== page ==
CHAPTER 5: IT WAS NOT A SILENT NIGHT
You know how the Christmas carol goes, “Silent night, holy night, all is calm, all is bright?” What a bunch of malarkey. I was there at the birth of my son, and I can confidently report that it was not a silent night. My wife is a trooper, and certainly braver and stronger than I would have been in her shoes. And at the end of the process, we held our son and it was all worth it. And yet “the miracle of childbirth” doesn’t look like a miracle and is not silent: it is a bloody, screaming horror show.
This is not so much an analyzation of the biblical text as it is an observation that our Christmas celebrations have become so sanitized and domesticated that we’ve forgotten what we’re actually celebrating. (Although, in our defense, I suppose the same could be said about any birthday celebration). The incarnation is not just a theological concept or a comforting thing to think about in December—“God with us, isn’t that nice?” The incarnation was messy. Literally. God entering the world involved blood everywhere. A crying mother and crying infant marked the arrival of Immanuel.
This needs to be said and remembered because, once again, sentimentalizing the Christmas story causes us to miss the gospel here. The rescue that began with blood and pain on Christmas would culminate with blood and pain on a Friday thirty-three years later. The incarnation was necessarily messy because the execution required for our salvation was messy. Flesh and blood were required for this Savior, because flesh and blood were required for the cross.
You see, the reason we need Christmas is not because we need twinkle lights in dark December, or another excuse to get presents, or an opportunity to gather with family. Christmas is not good news because of nostalgia or warm memories or happy celebrations. The reason we need Christmas is because we need Good Friday. The reason Christmas is good news is because this baby was born to die.
It turns out that the celebration of the incarnation pushes us to consider the most fundamental claims of the gospel: that Jesus died to forgive our sins. He was nailed to a Roman cross and suffocated in his blood as a sacrifice, a substitute hanging in the place of guilty sinners as the Father poured out the punishment for our sin on his perfect Son. His sacrifice paid my debt in full, so that a holy God could be both just and merciful towards me, a sinner. He took my sin and died my death, thereby disarming Satan of all his accusations against me and freeing me from the eternal consequences of my crimes against heaven.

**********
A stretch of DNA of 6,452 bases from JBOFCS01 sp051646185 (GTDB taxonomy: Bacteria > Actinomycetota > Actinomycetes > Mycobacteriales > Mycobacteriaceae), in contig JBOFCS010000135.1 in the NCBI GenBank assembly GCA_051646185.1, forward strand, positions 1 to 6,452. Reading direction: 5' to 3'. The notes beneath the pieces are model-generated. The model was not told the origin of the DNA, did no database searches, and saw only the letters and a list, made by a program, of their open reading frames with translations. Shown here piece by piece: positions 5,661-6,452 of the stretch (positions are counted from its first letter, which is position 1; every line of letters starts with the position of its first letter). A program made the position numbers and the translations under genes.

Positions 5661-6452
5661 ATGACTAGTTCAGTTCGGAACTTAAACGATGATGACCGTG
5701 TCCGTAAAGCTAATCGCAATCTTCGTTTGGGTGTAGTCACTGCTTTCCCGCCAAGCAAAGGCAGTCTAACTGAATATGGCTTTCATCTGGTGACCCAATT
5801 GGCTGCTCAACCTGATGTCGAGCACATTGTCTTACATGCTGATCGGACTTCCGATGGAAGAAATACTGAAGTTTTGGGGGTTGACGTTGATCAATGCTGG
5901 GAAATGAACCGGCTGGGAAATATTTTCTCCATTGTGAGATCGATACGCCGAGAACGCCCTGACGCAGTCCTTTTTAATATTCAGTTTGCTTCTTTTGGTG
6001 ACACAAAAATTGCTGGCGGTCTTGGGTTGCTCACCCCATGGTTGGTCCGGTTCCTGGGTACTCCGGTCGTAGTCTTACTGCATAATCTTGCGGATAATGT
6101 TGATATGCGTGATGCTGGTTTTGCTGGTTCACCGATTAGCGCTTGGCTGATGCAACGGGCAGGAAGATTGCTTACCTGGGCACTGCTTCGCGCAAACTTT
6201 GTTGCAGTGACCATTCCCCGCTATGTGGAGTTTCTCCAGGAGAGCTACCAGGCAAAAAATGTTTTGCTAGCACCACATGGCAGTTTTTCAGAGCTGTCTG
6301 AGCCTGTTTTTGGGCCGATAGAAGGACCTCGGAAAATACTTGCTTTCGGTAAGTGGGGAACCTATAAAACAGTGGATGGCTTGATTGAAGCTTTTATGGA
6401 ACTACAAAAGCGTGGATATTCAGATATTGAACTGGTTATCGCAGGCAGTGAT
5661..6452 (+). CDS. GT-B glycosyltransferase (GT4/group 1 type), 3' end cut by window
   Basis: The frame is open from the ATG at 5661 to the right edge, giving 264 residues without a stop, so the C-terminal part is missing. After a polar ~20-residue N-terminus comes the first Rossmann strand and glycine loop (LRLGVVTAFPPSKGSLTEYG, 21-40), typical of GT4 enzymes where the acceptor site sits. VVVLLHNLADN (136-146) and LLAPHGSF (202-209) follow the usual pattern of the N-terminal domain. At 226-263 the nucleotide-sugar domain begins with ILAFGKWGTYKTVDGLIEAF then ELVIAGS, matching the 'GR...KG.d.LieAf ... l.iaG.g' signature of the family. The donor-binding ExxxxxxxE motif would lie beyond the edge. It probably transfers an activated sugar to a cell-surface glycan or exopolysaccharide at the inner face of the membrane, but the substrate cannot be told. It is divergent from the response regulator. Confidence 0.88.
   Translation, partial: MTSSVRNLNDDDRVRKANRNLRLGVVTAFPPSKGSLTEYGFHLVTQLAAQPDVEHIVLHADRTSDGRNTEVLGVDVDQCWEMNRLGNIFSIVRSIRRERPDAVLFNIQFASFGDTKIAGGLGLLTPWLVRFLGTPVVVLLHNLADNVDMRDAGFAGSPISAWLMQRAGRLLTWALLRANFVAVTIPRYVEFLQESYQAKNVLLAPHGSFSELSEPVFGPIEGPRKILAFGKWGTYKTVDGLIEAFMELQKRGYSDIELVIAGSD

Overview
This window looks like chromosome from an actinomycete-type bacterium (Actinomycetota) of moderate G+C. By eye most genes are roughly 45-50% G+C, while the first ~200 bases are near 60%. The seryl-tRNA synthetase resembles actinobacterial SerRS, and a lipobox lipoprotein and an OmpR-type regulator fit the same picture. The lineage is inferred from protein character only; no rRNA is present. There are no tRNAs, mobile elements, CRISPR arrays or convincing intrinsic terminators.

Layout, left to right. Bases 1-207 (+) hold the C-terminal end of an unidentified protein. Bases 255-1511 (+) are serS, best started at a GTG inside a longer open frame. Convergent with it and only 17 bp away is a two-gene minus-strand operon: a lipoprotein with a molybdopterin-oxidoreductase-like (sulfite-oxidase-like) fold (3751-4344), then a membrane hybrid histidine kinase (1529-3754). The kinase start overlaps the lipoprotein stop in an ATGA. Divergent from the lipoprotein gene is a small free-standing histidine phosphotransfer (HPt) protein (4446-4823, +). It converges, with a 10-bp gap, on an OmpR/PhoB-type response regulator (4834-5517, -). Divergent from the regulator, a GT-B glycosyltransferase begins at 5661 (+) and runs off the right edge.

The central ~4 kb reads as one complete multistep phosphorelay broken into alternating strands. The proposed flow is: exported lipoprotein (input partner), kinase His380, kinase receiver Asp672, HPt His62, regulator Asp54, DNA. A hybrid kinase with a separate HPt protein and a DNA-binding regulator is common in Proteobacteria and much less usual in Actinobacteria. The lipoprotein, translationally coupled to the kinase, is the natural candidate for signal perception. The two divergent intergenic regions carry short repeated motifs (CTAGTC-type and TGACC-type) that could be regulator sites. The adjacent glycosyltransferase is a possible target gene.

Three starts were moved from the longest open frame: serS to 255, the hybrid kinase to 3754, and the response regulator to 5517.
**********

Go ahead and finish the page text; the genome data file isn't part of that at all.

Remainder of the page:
The book of Hebrews puts it this way:
“Since therefore the children have flesh and blood, he too shared in their humanity so that by his death he might break the power of him who holds the power of death—that is, the devil—and free those who all their lives were held in slavery by their fear of death… For this reason he had to be made like them, fully human in every way, in order that he might become a merciful and faithful high priest in service to God, and that he might make atonement for the sins of the people.” –Hebrews 2:14-17 (NIV)
Do you see the connection between Christmas and Good Friday, the incarnation and the crucifixion? “He shared in their humanity so that by his death…” The messiness and pain and blood of the incarnation was the whole point. This Savior had to be fully human, because only a human could bleed for suffer for sins. God became flesh because only flesh could have nails driven through.
The classic Christmas carol, “What Child Is This” has a verse that is often forgotten. It asks and answers the most important question that could possibly be uttered as one considers the nativity:
Why lies he in such mean estate,
Where ox and ass are feeding?
Good Christian, fear, for sinners here
The silent Word is pleading.
Nails, spears, shall pierce him through,
The cross be borne for me and you
Hail, hail the Word made flesh,
The Babe, the son of Mary!
Why lies he in such mean estate? Why the manger? Why the lowliness? The shocking, saving answer: Because nails and spears will pierce this Savior through. The meanness of the manger is the message. The pain is the point. This child has come to save us; this baby was born to die.